Recruitment Patterns and Mature-Tree Growth Response of High-Elevation Pines to Climatic Variability, 1883-2013, Western Great Basin, USA

Tuesday, 16 December 2014
Connie Millar1, Robert D Westfall2 and Diane Delany2, (1)USDA Forest Service, PSW Research Station, Vallejo, CA, United States, (2)USDA Forest Service, PSW Research Station, Albany, CA, United States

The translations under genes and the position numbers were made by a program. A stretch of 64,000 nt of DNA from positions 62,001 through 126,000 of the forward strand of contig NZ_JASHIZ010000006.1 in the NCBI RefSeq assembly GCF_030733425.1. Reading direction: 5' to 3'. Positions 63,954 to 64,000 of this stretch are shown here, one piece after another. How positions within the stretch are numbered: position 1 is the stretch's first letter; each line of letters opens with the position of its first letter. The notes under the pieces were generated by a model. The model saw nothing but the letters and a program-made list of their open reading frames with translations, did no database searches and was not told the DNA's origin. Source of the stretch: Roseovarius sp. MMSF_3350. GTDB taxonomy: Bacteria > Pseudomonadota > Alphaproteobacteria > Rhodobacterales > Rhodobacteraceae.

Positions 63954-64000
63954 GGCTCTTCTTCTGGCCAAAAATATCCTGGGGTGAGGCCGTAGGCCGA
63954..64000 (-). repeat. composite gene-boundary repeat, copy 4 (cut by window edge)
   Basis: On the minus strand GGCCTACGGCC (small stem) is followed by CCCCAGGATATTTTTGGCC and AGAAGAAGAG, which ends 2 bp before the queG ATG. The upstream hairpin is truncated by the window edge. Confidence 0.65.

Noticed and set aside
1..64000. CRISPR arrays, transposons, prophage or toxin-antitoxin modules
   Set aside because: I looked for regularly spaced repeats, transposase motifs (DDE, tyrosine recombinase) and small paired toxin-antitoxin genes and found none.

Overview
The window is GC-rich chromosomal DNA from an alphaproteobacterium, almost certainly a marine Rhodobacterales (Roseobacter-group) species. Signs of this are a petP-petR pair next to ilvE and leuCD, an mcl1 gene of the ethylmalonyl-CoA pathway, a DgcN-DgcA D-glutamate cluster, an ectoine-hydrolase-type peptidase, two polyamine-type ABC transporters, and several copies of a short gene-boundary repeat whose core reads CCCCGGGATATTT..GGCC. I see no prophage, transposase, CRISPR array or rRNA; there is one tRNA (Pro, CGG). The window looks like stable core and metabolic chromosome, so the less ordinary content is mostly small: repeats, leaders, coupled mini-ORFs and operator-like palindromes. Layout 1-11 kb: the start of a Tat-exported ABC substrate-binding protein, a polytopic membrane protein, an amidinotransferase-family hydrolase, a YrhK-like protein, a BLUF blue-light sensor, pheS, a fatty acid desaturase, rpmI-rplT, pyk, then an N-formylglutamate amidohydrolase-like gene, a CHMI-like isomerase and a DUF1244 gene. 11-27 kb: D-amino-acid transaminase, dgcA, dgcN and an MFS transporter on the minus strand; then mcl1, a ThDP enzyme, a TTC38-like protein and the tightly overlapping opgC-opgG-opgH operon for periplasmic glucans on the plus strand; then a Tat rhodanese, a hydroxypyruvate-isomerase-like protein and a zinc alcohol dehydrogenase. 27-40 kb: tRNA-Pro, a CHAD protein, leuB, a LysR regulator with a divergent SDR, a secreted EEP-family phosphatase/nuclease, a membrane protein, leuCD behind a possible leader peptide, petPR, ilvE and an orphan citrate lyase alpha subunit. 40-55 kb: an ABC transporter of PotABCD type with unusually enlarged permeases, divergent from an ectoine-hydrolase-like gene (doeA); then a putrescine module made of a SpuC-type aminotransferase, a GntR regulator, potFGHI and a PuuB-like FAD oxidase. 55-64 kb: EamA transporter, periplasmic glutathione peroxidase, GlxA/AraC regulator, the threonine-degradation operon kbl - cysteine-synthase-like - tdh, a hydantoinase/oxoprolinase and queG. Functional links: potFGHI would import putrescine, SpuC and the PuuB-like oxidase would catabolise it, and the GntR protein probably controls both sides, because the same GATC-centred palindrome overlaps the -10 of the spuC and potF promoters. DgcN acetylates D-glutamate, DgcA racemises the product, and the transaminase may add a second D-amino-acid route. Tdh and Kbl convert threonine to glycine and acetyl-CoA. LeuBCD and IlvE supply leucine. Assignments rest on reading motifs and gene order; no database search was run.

We monitored recruitment (trees less than 131 years old in 2013) of subalpine Pinus flexilis(PiFl) and P. longaeva (PiLo) along ecotones at upper, mid, and lower treelines in 7 western Great Basin mountain ranges. Recruitment is greatest near and above current treeline, but only in scattered, highly localized locations, and predominantly in PiFl , which is leapfrogging 300 m above PiLo. Recruitment occurred consistently throughout middle and low elevations. At middle elevations, recruitment is extending beyond forest borders into sage meadows; at low elevations, recruitment is extending below the 20th century lower treeline in north-aspect, narrow ravines. Recruitment for both species was episodic, with a dominant pulse in the interval 1970-2000. This period is associated with wet autumns and warm growing-season minimum temperatures. Spectral analyses of limber pine recruitment birth year densities resolved strong primary peaks at 5 years. These peaks occurred at all elevations, but were strongest for high-elevation transects and weakest for low elevations. Radial growth from four limber pine chronologies (analyzed for the years 1883 to 2013) showed greatest growth during the same period as the recruitment pulse, with significant declines in growth since 1990 at all sites.